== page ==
Curse words have become so common they have lost their meaning


Beatriz Olivares, Staff Writer

The average American will curse an average of 80 times a day. Which, in fact, is more than three times per hour. So it’s not unimaginable to think that maybe curse words have become so common that they have lost their shock value.

As a 16-year-old girl who attends high school with other 16-year-olds and students as young as 13 and others who are upward of 18 years old, it wouldn’t be normal for me if a day were to pass and I wouldn’t hear at least some type of profanity. Whether it’s cussing at someone or something or maybe even using profanity when they’ve forgotten something or done something they’re not supposed to do, either way, it’s usually there.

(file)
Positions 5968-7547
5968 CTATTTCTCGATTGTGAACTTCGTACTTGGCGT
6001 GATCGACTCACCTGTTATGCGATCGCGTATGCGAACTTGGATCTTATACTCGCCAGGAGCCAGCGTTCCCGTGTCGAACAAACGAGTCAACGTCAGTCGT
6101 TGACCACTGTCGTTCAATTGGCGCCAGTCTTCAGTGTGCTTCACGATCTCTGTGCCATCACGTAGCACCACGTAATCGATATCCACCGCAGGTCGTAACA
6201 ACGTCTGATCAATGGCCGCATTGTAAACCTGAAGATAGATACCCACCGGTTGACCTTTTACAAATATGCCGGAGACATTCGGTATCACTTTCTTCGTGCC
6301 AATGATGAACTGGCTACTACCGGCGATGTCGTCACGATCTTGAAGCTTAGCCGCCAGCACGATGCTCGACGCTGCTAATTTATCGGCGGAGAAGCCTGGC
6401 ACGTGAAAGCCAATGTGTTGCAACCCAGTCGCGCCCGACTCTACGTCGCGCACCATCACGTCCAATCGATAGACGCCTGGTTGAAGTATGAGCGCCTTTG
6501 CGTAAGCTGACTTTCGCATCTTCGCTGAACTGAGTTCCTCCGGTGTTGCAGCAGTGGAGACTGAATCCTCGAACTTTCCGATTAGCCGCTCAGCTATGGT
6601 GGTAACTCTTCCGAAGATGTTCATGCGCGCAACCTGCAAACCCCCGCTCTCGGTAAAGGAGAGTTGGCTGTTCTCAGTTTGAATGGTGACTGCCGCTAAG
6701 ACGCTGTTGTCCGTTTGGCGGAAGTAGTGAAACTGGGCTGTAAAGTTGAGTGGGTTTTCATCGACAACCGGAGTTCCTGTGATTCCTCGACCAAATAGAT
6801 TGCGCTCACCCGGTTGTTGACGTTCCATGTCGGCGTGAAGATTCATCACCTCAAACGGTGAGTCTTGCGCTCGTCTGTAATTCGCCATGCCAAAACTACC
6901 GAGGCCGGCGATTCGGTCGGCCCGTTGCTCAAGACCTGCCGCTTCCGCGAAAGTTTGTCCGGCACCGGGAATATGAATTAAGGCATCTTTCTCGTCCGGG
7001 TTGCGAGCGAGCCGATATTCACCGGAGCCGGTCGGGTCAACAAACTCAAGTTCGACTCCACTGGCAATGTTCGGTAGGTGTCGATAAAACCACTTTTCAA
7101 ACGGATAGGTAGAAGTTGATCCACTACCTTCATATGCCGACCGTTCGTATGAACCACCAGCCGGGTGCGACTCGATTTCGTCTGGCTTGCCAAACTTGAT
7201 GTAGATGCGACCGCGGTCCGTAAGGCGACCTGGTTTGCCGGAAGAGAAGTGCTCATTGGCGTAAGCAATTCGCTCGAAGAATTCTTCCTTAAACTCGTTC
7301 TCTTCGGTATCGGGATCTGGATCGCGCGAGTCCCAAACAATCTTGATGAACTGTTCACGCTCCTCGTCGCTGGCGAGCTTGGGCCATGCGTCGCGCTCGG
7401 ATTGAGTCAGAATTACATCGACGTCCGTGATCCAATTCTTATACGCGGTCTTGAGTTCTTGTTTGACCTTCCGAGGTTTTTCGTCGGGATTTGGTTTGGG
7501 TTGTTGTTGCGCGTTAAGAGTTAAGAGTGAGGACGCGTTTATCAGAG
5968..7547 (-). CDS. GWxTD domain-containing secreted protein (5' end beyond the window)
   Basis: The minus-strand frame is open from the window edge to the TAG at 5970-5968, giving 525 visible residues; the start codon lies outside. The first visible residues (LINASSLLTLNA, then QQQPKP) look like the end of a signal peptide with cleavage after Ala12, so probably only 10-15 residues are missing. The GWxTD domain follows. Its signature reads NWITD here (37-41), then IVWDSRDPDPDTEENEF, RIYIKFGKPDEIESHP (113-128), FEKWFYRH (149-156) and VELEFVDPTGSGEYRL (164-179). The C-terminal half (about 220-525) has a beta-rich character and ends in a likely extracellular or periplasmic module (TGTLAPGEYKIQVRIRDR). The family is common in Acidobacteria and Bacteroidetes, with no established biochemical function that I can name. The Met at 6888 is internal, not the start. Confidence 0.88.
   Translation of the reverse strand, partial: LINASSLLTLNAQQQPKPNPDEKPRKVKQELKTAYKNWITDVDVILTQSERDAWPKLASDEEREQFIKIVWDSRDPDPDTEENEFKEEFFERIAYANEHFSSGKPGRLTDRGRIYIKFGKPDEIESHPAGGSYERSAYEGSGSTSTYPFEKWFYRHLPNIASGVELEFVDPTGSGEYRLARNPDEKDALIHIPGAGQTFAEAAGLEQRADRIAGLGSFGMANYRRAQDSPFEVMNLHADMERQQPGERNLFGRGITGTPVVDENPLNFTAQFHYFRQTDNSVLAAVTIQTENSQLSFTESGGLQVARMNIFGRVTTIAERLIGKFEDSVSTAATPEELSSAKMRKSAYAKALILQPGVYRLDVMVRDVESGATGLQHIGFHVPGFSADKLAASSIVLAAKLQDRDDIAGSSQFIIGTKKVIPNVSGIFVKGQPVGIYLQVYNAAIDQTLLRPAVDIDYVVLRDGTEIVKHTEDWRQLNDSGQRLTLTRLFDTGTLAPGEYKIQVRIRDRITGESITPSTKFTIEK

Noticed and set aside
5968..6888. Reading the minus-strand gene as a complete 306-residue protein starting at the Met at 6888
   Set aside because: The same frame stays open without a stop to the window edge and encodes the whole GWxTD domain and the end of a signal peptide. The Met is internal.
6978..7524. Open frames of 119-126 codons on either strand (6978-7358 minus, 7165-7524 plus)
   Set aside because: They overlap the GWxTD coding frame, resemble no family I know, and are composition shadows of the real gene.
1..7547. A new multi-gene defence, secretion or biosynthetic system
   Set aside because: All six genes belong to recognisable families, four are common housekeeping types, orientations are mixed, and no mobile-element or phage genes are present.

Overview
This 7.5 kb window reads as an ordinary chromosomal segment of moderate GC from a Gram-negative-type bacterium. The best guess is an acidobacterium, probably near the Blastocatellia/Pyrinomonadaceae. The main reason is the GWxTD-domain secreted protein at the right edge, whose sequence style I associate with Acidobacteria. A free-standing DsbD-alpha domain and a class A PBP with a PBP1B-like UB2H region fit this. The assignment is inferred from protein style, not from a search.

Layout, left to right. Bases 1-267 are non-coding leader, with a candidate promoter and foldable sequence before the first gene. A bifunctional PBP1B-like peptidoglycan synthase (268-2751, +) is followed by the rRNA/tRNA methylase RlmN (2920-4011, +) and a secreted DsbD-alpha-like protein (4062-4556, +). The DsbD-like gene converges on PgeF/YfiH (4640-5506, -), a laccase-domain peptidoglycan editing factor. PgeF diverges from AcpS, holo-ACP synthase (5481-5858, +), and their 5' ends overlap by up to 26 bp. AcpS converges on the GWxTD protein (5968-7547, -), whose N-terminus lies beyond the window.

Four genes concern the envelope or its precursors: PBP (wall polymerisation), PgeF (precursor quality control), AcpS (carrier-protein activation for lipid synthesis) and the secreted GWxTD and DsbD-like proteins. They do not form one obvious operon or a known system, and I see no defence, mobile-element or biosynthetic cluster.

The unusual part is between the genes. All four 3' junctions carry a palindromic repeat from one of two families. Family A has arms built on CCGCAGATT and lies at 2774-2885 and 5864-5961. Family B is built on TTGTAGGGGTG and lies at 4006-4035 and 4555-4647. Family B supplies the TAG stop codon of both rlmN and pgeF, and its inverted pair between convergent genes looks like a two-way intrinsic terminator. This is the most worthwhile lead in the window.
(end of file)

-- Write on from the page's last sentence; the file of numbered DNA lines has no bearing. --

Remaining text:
I’ve never really cared if someone used profanity in front of me. It occurs so often that I don’t really see it as “that’s a bad word,” but as a way people expressing their distress. However, many people believe that profanity is a socially offensive language and shouldn’t be used in a formal setting or in daily life. Originally, the use of profanity was offensive but as people started using it more and more, the offensive part started to dull.

A person can only do something so often until it loses meaning.

As it’s becoming more and more popular to swear, the shock of hearing it lessens. At first, it was surprising to hear those “foul” words come out of people’s mouths but as time goes on, it becomes more normal.